Playing Chess...Positioning Pieces for the Middle Game

By Charles Hopkins Published 04/24/2006 | Sports
When playing chess, one should properly develop the minor and major pieces into a cohesive unit. The minor pieces are the knights and bishops while the major pieces are the rooks and queen. An underdeveloped or a misplaced minor and major piece can lead to a bad position which can be undermined by the opponent.

The following guidelines will help on how to develop properly the minor and major pieces.

The knights should be placed on the squares f3 and c3 if one is playing the white pieces or on the squares f6 and c6 with the black pieces. This ensures that both knights control the central squares e4, e5, d4, and d5.

Do not place the knights on a3 and h3 if playing white or on a6 and h6 with black. The knights are misplaced since they do not control the central squares of the board. When trying to attack or defend, a misplaced knight will take another two or three moves to join the action. A two or three move differential in chess can make or break the game.

If possible, move the bishops on the squares f4 and c4 if white or on f5 and c5 if black. Again we are trying to control the central squares on e4, e5, d4 and d5 which will become very important in the coming middle game.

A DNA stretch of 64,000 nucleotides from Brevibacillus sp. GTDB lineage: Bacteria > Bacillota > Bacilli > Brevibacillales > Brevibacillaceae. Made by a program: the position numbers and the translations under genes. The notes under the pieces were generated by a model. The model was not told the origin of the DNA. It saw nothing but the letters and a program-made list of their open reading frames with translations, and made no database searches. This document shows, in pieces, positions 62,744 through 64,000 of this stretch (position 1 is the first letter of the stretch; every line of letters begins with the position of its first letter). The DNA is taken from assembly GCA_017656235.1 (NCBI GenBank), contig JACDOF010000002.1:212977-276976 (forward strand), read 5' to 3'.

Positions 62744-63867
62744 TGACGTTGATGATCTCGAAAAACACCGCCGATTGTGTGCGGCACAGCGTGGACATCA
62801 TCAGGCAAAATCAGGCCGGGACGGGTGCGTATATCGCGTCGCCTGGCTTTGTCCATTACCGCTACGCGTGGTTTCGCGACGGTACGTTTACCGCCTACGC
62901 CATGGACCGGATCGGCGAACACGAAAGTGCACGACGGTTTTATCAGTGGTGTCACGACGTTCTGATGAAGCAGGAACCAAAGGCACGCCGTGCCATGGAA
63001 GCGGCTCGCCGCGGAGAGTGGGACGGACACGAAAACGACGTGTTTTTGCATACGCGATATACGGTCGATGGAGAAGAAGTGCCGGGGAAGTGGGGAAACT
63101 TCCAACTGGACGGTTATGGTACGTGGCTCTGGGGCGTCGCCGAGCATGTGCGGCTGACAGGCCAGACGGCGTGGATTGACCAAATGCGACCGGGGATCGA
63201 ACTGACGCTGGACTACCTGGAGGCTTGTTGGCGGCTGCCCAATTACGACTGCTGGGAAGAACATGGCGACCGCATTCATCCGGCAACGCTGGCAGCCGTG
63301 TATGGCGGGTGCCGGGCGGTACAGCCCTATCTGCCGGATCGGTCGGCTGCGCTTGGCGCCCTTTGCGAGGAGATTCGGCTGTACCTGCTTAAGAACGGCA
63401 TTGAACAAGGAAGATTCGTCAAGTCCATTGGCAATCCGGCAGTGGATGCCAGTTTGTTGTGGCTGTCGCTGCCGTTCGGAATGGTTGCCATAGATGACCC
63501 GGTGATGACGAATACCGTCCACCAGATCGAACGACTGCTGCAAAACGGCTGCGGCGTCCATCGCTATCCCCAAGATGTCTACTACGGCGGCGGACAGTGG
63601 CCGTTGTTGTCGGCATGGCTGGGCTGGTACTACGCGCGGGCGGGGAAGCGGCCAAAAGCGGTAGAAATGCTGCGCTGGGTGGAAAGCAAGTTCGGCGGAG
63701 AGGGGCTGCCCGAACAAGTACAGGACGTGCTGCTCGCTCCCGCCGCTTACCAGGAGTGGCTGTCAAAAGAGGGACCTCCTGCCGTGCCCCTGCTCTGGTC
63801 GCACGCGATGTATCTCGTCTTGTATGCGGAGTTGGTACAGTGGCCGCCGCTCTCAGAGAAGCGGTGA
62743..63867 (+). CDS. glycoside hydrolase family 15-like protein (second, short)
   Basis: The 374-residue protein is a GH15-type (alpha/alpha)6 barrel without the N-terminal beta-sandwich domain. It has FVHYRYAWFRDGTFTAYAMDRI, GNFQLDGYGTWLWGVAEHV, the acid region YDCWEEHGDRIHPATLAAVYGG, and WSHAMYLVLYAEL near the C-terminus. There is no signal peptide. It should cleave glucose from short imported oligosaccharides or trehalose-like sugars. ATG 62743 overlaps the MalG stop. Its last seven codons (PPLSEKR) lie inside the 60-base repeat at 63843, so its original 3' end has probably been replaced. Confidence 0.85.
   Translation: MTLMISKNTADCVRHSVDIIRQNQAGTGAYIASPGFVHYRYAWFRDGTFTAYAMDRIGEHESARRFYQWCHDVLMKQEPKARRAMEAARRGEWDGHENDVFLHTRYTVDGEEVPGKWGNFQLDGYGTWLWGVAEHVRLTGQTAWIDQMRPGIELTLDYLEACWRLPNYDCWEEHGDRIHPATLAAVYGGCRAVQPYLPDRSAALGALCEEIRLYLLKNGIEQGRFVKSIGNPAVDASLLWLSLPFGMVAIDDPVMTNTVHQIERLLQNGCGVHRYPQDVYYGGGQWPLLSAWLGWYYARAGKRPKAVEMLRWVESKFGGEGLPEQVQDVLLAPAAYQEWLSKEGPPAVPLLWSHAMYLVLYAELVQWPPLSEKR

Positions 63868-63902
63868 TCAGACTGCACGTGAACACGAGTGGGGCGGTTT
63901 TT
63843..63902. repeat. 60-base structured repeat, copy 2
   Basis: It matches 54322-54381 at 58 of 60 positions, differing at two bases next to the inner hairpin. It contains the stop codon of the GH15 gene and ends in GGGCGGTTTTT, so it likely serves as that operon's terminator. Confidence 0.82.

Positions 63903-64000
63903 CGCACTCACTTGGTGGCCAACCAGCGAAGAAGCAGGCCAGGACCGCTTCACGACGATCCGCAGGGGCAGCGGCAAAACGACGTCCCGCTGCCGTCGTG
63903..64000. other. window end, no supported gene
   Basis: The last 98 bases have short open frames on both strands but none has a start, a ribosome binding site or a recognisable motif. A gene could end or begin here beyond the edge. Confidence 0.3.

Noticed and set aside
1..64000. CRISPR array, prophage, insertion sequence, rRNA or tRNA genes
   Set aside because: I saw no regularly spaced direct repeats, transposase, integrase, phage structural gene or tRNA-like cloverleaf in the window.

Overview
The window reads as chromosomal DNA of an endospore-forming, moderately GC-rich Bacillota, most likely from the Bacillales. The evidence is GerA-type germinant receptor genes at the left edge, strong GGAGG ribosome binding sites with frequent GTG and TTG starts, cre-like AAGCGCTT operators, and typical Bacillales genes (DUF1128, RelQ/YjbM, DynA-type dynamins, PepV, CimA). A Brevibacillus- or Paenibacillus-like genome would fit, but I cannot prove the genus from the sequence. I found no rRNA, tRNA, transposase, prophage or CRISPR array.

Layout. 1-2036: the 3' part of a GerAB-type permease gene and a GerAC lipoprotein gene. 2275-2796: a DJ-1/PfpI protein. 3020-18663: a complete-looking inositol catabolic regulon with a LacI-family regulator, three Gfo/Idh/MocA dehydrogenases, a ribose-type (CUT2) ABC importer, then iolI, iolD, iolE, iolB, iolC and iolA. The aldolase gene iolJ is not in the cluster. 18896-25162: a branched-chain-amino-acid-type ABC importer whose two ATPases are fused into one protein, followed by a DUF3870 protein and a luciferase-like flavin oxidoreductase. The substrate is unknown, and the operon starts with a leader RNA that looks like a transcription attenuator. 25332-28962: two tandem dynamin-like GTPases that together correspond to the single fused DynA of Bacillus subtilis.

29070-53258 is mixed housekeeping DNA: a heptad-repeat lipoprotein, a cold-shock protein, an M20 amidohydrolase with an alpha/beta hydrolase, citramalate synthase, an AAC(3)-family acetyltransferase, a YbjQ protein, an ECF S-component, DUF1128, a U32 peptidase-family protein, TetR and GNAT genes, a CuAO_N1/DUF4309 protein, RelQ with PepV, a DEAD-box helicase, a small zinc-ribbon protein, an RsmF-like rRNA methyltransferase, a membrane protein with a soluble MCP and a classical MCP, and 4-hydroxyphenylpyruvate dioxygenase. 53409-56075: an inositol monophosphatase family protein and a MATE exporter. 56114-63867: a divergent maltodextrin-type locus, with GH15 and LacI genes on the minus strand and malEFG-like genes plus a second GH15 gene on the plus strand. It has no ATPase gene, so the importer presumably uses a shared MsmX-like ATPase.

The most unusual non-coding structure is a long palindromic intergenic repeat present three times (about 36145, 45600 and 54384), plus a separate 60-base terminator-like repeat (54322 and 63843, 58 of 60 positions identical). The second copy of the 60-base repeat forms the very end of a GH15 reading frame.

Try to castle your king early. The king is safer when it is castled and it will not obstruct the movements of the other pieces. It is preferable to castle the king on the kingside rather than on the queenside. On the kingside, the king is situated near the corner of the board which will make it hard to attack the king directly.

Initially place the queen on the square d2 or e2 if white or on the squares d7 or e7 if black. This serves to make room for the rooks to move along the a1 to h1 rank if white or on the a8 to h8 rank if black. On these squares, the queen will aid the pawns on either the e-file or d-file to press on for an attack.

Now that the back ranks are cleared (a1 to h1 or a8 to h8), place the rooks on the squares e1 and d1 if white or on e8 and d8 if black. In these squares, the rooks are centralized and are ready to support the pawns on the e-file and d-file to move forward for an attack.

The key theme to all this is "centralization". The pieces are placed on the squares in which they effectively control the central squares of the board. With the minor and major pieces being centralized, it is much effective to conduct an attack on the opponent since the pieces are acting as one cohesive unit.